John Reese Kenly
|John Reese Kenly|
January 11, 1818|
|Died||December 20, 1891
|Place of burial||Green Mount Cemetery, Baltimore, Maryland|
|Allegiance|| United States of America
|Service/branch||United States Army
|Years of service||1846 - 1848, 1861 - 1865|
|Rank||Brevet Major General|
|Commands held||1st Regiment Maryland Volunteer Infantry|
American Civil War
*Battle of Harpers Ferry
Kenly was born in Baltimore, Maryland. He studied law and was admitted to the bar in 1845, but went to the Mexican-American War as a lieutenant with a company of volunteers he had raised and was later promoted to the rank of major. He entered the American Civil War as colonel of the 1st Regiment Maryland Volunteer Infantry organized at Baltimore, Maryland, which was mustered into Union service on May 16, 1861. Together with some Pennsylvania companies, it was captured by Stonewall Jackson, after hard fighting, at Front Royal on the Shenandoah, May 23, 1862. Kenly himself was severely wounded when he was taken prisoner, but his stand had saved General Banks's division at Winchester, and he was raised to the command of a brigade in 1862, which he led at Hagerstown, Harpers Ferry, and elsewhere.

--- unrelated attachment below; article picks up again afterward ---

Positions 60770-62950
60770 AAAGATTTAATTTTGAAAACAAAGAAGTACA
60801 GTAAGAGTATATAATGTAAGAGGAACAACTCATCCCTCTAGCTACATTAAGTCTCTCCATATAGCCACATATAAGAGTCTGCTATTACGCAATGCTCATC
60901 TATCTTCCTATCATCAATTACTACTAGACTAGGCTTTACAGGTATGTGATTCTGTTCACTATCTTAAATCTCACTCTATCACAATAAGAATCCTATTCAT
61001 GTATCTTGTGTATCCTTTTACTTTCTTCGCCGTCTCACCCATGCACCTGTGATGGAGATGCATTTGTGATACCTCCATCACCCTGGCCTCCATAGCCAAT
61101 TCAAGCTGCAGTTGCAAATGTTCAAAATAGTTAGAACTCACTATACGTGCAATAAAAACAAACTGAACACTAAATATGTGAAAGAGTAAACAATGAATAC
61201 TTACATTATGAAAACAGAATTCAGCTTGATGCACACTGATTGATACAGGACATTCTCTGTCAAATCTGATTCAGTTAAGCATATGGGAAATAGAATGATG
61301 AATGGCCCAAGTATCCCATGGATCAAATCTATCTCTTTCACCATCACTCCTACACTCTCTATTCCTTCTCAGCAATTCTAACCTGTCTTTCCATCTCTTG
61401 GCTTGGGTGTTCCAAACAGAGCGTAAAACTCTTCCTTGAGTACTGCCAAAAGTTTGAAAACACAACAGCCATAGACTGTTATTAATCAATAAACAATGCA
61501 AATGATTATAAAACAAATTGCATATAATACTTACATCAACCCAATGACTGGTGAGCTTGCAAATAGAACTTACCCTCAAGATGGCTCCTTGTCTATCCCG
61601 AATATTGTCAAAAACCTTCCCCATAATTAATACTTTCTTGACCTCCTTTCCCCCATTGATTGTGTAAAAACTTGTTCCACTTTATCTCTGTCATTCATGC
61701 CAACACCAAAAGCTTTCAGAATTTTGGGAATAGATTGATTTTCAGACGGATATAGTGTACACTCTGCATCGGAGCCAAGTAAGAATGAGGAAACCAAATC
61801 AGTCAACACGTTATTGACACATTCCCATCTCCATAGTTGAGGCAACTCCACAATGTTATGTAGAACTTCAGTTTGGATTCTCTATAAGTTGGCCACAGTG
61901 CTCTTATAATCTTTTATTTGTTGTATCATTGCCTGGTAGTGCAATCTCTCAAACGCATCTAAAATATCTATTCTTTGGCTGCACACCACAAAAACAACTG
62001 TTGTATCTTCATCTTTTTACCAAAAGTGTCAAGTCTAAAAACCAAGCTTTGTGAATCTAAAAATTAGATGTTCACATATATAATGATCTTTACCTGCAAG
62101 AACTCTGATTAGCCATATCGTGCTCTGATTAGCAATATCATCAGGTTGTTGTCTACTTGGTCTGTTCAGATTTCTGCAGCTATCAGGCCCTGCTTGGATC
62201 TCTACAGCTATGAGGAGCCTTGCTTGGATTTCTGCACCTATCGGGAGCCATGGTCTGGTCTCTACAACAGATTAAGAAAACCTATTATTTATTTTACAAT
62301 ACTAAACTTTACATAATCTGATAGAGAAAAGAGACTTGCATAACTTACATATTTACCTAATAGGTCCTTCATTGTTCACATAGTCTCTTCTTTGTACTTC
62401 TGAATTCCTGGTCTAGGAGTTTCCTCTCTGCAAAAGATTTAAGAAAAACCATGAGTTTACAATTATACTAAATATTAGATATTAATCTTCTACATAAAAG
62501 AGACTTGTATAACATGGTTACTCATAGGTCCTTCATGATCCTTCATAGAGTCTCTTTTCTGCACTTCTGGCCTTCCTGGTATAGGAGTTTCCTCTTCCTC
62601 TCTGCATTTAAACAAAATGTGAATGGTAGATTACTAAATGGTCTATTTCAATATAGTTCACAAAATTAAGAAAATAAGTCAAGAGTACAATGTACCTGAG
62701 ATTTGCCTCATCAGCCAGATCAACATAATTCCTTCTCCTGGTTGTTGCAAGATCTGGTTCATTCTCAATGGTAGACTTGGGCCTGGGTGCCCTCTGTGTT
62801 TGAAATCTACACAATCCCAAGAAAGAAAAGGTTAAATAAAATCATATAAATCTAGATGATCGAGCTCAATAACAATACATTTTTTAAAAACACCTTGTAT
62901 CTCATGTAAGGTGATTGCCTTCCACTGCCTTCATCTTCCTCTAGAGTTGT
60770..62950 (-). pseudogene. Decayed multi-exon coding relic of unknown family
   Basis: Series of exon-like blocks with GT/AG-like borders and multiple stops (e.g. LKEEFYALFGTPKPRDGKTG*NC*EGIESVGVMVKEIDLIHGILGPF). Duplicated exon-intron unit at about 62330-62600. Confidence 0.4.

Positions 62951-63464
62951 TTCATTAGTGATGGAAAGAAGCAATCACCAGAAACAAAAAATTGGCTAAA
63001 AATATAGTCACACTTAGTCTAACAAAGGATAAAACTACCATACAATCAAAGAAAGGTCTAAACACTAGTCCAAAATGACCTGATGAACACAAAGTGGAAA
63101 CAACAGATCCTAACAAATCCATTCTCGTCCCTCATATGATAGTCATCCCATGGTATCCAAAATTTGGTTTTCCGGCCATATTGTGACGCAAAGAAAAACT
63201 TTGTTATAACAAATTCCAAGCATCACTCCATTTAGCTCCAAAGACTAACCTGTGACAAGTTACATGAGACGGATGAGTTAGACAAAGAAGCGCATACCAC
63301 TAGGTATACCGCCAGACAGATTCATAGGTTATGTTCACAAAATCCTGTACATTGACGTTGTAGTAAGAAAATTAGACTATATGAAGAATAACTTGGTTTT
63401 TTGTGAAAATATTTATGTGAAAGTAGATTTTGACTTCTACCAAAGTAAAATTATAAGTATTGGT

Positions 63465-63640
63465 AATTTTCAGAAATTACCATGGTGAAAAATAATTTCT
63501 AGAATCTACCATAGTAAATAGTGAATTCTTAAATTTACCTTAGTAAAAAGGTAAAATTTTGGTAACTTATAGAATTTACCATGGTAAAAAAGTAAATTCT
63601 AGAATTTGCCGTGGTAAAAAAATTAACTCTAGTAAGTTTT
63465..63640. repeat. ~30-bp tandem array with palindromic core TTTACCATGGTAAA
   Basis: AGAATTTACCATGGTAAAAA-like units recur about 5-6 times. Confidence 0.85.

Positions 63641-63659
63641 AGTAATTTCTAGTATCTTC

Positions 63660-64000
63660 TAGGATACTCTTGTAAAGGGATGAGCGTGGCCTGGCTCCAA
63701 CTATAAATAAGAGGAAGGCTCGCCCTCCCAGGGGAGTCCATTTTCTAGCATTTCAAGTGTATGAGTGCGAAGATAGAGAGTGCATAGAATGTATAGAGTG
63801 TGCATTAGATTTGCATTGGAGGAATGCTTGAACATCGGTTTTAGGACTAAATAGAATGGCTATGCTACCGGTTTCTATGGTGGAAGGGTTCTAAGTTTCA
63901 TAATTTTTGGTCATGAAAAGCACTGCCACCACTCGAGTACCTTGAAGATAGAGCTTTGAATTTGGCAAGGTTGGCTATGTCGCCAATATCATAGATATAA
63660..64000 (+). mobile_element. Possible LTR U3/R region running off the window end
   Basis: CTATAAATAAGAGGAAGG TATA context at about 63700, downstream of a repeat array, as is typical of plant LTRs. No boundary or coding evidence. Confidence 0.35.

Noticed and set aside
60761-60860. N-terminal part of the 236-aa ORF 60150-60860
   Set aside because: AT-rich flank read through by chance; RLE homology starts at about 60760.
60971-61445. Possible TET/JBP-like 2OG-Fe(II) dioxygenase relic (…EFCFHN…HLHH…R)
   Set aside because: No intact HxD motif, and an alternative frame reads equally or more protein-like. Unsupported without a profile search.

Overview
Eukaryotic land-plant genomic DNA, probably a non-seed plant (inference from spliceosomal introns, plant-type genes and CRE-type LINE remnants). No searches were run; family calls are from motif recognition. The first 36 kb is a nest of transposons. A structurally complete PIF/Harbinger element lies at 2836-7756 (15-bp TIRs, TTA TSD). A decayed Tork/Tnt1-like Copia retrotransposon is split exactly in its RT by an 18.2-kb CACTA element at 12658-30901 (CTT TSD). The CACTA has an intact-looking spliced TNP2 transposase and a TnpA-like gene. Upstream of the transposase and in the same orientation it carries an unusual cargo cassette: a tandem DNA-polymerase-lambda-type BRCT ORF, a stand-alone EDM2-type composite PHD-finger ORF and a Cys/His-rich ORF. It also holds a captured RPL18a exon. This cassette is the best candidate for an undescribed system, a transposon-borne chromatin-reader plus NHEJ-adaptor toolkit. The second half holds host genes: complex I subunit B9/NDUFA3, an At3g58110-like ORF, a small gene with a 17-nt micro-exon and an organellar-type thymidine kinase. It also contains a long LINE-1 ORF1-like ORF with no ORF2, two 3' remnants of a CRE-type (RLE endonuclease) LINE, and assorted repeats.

Kenly joined the Army of the Potomac after the Battle of Gettysburg and was assigned to I Corps during the Bristoe Campaign and the Battle of Mine Run, commanding the third division of the corps. Afterwards, he was assigned to the Middle Department, commanding the Third Separate Brigade in 1864.
Kenly died in Baltimore, Maryland, and is buried there in Green Mount Cemetery.
- Eicher, John H., and Eicher, David J., Civil War High Commands, Stanford University Press, 2001, ISBN 0-8047-3641-3.
- This article incorporates text from a publication now in the public domain: Gilman, D. C.; Thurston, H. T.; Colby, F. M., eds. (1905). "article name needed". New International Encyclopedia (1st ed.). New York: Dodd, Mead.
|This biographical article related to the United States Army is a stub. You can help Wikipedia by expanding it.|
|This article about a person of the American Civil War is a stub. You can help Wikipedia by expanding it.|